Gary Moller: [DipPhEd PGDipRehab PGDipSportMed(Otago)FCE Certified, Kordel's and Nutra-Life Certified Natural Health Consultant]. ICL Laboratories registered Hair Tissue Mineral Analysis and Medical Nutrition Consultant.

More than a thousand free articles with advice and commentary about health, fitness and medical matters.

Gary's new website

Monday, February 25, 2008

Advice about crippling calf cramp following exhausting exercise

"I enjoy hillwalking and a few months ago did the most arduous walk yet. Next day my thighs were tight for a day and next day fine. However on this second day a knot started in my right calf and progressed to almost crippling status and remained for 3-4 weeks before suddenly disappearing. Whilst there I took anti inflam , asprin and ibufrofen gels without much relief. I went on almost as hard a walk 3 weeks ago and although filled with trepidation, nothing untoward occurred. I was on holiday this week and played a round of golf and carried my bag. Now 2 days later the cramp has re-ocurred.
Help? Whats going on?"
_________________________________________
Gary Moller advises
A muscle is a sponge pump. When it contracts, the old blood is squirted out via a one way valve system back to the heart. When it relaxes, fresh arterial blood fills the muscle. This is the "muscle pump effect" and it is as important for blood flow during exercise as the pumping of the heart muscle.

Let's talk about the calf muscles. Strain, bruising, mineral imbalance, dehydration, sheer exhaustion or overly unusual and intensive work may cause the muscle to go into a state of cramp. The muscle knotts up and is unable to relax. When this happens the muscle pump effect is lost altogether and the muscle causing further accumulation of metabolic wastes and further cramping. A vicious cycle begins and may remain for years. Muscles commonly affected are those in the back side, the calf and the shoulders.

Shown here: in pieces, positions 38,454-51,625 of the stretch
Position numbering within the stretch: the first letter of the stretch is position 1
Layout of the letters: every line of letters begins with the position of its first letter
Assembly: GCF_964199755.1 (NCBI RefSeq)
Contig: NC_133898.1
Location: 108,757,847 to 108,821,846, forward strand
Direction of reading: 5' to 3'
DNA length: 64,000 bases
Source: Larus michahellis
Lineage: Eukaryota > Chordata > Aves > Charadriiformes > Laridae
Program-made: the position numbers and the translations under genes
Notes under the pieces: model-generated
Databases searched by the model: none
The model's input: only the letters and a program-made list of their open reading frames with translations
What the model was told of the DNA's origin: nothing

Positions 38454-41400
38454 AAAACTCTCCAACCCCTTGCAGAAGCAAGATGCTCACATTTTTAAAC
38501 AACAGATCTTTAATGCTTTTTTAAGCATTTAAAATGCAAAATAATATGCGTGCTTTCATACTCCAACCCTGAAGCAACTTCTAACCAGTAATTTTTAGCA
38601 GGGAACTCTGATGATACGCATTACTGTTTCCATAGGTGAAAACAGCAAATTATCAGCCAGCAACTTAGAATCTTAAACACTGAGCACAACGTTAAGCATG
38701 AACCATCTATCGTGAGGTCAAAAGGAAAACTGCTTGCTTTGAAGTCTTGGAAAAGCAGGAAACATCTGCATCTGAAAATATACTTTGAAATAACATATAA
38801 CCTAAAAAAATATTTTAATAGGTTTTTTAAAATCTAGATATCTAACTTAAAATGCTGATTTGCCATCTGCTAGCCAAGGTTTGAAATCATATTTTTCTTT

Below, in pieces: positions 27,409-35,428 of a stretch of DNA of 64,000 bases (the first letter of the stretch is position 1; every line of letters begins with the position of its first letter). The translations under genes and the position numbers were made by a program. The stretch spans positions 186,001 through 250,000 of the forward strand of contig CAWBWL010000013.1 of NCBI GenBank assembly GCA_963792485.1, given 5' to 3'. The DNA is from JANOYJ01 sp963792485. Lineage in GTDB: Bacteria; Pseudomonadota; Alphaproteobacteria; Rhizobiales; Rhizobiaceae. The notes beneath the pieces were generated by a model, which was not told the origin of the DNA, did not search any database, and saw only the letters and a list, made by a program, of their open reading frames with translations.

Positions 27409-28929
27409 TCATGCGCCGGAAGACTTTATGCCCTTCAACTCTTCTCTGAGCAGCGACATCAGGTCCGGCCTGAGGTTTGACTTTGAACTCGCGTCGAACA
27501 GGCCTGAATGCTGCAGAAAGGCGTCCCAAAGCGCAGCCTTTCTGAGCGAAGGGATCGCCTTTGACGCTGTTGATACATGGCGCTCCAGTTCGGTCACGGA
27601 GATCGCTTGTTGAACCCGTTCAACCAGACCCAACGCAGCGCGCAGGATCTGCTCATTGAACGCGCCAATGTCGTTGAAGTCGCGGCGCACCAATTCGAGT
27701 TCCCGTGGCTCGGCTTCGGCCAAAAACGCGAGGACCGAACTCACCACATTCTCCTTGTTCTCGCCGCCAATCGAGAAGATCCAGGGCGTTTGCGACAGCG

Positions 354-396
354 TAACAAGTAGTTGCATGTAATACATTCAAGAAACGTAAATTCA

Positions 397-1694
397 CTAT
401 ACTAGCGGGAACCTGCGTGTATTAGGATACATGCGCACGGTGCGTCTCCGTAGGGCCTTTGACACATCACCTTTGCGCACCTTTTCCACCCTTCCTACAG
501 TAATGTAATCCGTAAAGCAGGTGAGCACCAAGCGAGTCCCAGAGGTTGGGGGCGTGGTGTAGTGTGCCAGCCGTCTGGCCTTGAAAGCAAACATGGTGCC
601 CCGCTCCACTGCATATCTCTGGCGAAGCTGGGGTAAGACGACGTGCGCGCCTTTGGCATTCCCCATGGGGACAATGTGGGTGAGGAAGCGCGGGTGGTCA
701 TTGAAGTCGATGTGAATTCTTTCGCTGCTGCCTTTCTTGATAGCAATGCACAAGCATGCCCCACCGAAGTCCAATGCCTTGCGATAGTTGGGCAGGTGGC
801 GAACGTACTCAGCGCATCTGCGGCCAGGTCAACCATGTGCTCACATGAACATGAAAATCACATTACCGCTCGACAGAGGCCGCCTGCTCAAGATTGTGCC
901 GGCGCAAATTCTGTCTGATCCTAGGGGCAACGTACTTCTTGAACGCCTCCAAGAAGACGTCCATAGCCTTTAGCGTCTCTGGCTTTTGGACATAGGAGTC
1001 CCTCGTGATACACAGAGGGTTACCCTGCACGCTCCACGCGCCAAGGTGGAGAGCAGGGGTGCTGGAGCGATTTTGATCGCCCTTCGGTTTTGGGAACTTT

Action to take
  • Gently stretch the affected areas using the stretch and hold for about 10 seconds method. Do not over stretch. One good stretch per day is usually more than enough.
  • Firmly massage the affected areas every 3-4 days. This is best done by a massage professional. The relief can be immediate and lasting when done properly. 3-6 sessions usually brings about a permanent resolution. The occasional top-up is recommended.
  • Redress any tissue mineral imbalances. Start by completing the Active Elements Online Assessment and then contact me to review the results.
  • If you have heavy exercise coming up that you are not used to, consider taking an anti-cramp supplement a day or so before and during the exercise and for a day after. Other supplements include Red Seal Crampbuster, and Nutra-Life Magnesium Complete. The Floradix Calcium and Magnesium Tonics are wonderful!
  • Have a warm Epsom Salts bath
Finally, maintain a high level of overall fitness all year so that you are always ready and able to take on all but the most arduous of adventures!


Post a Comment